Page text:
This Sicilian pesto is really quick to make in the blender, while your pasta cooks, you can whizz it up and it’s done. It’s got the delicious fresh flavours of tomatoes, basil and garlic with the nutty almonds and it makes change from spaghetti al pesto (which I love too) it takes minutes to make and tastes divine.Continue reading
This is a typical Sicilian recipe for pistachio pesto, there are quite a few versions involving ricotta, lemon, cream and mint, but my favourite is this one. It’s delicious on pasta with a big grating of parmesan on top, or for dipping bread into.Continue reading
I had this delicious beetroot dip in the restaurant Le Pain Quotidien in Marylebone with warm sourdough bread an avocado dip and humus. It was so delicious I had to put it on the blog. Its called caviar because the beetroot looks a bit like caviar when you blitz it in the food processor. It’s super easy and can be serve on roasted rye bread or sourdough with chopped eggs, slices of avocado, swirls of sour cream, capers, chives or whatever you fancy. It’s brilliant for canapés and in sandwiches too or as a dip for crudité.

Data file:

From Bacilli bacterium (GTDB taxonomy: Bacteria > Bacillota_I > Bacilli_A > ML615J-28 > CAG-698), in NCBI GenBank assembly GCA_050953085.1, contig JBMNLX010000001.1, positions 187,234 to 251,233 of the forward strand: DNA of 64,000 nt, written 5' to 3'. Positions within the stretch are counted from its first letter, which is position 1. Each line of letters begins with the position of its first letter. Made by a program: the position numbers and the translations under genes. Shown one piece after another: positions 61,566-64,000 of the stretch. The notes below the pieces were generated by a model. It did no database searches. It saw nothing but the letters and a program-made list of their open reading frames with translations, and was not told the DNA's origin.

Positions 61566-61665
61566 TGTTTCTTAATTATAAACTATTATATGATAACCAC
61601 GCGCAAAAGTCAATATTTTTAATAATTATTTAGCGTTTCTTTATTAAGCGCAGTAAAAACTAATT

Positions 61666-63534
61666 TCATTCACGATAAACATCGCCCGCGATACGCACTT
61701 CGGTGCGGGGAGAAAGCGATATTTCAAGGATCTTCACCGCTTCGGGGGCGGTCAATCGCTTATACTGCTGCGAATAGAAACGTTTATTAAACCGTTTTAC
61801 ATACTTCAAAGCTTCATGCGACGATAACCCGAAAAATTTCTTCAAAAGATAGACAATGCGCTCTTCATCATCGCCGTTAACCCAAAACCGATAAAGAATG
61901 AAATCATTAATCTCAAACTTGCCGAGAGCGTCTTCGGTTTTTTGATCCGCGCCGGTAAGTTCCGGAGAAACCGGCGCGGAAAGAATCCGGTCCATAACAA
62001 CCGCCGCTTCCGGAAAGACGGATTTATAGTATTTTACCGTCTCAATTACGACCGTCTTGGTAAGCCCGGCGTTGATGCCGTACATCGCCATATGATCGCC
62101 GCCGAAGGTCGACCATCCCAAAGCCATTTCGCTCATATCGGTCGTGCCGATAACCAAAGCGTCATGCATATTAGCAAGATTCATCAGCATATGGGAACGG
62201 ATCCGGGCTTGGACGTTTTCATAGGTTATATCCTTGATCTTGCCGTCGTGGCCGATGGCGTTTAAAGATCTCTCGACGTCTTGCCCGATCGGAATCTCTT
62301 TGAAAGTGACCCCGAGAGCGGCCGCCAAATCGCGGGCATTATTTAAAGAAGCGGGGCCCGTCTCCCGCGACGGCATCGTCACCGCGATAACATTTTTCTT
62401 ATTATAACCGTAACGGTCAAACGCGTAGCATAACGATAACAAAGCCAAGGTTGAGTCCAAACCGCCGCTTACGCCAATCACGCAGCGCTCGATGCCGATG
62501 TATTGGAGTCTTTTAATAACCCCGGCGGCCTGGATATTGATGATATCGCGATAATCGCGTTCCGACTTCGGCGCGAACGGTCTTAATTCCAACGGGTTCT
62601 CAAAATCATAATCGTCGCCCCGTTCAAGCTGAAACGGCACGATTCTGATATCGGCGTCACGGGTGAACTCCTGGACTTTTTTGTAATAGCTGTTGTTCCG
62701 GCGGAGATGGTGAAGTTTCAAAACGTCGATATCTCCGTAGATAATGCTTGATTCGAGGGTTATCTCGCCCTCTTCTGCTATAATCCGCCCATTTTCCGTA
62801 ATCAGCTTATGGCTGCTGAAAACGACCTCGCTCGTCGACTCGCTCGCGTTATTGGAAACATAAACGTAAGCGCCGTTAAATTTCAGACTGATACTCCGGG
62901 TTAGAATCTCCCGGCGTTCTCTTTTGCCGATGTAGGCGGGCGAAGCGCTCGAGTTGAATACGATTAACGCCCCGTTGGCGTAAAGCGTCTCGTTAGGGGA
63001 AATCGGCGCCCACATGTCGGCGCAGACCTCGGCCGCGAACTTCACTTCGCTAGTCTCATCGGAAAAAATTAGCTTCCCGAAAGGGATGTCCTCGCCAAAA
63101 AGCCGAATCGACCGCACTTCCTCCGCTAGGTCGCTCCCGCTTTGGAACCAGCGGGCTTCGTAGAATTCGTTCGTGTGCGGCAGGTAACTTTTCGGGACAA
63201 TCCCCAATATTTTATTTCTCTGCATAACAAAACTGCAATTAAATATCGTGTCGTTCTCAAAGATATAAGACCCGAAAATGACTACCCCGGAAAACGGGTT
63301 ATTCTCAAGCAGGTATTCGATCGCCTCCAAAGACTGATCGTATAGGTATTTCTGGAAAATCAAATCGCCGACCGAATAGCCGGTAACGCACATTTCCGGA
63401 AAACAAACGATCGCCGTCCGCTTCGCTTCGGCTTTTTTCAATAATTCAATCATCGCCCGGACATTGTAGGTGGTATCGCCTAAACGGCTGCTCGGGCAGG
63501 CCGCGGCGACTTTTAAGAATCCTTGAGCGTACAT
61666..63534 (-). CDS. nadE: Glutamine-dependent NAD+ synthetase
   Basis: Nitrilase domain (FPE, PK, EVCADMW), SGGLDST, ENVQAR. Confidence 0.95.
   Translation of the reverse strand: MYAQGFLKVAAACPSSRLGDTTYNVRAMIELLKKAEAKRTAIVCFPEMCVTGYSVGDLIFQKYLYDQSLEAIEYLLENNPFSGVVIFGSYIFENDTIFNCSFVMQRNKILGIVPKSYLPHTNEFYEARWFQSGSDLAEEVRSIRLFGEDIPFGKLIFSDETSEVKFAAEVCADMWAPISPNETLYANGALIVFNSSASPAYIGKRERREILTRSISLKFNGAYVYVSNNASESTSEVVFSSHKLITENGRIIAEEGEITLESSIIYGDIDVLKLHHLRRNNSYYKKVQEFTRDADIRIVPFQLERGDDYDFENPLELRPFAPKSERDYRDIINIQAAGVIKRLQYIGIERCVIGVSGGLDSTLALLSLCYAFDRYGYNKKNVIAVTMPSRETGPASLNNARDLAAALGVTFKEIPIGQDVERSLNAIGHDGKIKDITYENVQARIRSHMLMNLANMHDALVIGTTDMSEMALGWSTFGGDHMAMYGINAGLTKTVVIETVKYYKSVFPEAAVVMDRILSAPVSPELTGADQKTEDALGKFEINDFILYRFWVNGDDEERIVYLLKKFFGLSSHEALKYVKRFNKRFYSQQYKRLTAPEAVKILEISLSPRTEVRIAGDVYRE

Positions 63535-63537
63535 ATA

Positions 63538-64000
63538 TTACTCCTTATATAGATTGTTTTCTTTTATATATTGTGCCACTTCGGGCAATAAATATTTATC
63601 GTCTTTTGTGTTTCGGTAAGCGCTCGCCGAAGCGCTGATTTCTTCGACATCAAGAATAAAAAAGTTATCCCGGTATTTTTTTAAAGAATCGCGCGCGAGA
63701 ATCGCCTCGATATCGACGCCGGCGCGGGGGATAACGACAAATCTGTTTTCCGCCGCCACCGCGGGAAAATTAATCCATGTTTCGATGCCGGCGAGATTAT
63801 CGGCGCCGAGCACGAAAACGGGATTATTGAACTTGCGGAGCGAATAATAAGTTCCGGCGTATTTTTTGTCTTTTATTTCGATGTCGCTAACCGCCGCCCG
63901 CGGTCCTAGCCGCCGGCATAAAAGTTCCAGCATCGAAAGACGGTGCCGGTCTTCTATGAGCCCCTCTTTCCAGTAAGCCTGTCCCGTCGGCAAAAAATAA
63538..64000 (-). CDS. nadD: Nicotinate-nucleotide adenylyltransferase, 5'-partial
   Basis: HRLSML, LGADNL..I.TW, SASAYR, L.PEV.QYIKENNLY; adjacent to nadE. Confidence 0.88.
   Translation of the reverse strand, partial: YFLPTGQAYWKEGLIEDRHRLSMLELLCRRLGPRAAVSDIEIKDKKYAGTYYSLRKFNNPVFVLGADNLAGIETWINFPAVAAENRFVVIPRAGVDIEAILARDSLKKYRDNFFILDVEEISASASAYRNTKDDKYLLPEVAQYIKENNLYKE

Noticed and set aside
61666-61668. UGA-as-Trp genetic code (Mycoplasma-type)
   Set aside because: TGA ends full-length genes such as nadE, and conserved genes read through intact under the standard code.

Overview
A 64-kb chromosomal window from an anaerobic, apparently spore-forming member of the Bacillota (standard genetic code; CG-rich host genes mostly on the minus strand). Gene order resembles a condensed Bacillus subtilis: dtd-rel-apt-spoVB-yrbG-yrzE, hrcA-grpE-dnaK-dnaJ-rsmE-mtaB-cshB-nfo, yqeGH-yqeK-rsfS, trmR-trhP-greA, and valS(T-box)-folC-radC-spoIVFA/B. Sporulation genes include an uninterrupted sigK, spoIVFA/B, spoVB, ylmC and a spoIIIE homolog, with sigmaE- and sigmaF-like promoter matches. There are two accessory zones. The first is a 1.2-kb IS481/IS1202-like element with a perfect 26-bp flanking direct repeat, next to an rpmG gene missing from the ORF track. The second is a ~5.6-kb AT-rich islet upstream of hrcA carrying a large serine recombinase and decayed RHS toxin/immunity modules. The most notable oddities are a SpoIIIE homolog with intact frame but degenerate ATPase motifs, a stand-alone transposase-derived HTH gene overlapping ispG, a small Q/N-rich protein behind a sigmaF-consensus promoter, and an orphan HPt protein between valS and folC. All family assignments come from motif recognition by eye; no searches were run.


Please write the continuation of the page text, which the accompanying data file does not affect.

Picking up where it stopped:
Beans make a smoother paler paste than chick peas, and I sometimes like that. I know versions of humus are everywhere. And bean humus can be served as an alternative to hummus and is a great healthy store cupboard standby. It’s also perfect if you are dairy free and want an alternative to butter that is healthy. They are now saying that margarines and damaged fats are really bad for you, so things like hummus are a much better and tasty alternative. I like to serve it with bread drizzled in a little olive oil, see my scorched bread recipe in the index, and dry fried in a frying pan till it’s got a slightly overdone crunchy chargrilled flavour with a nice thick layer of the bean humus and with salad and pine nuts on top. Its great with roast veg on it too or its fab with crudités or tortilla chips as a dip.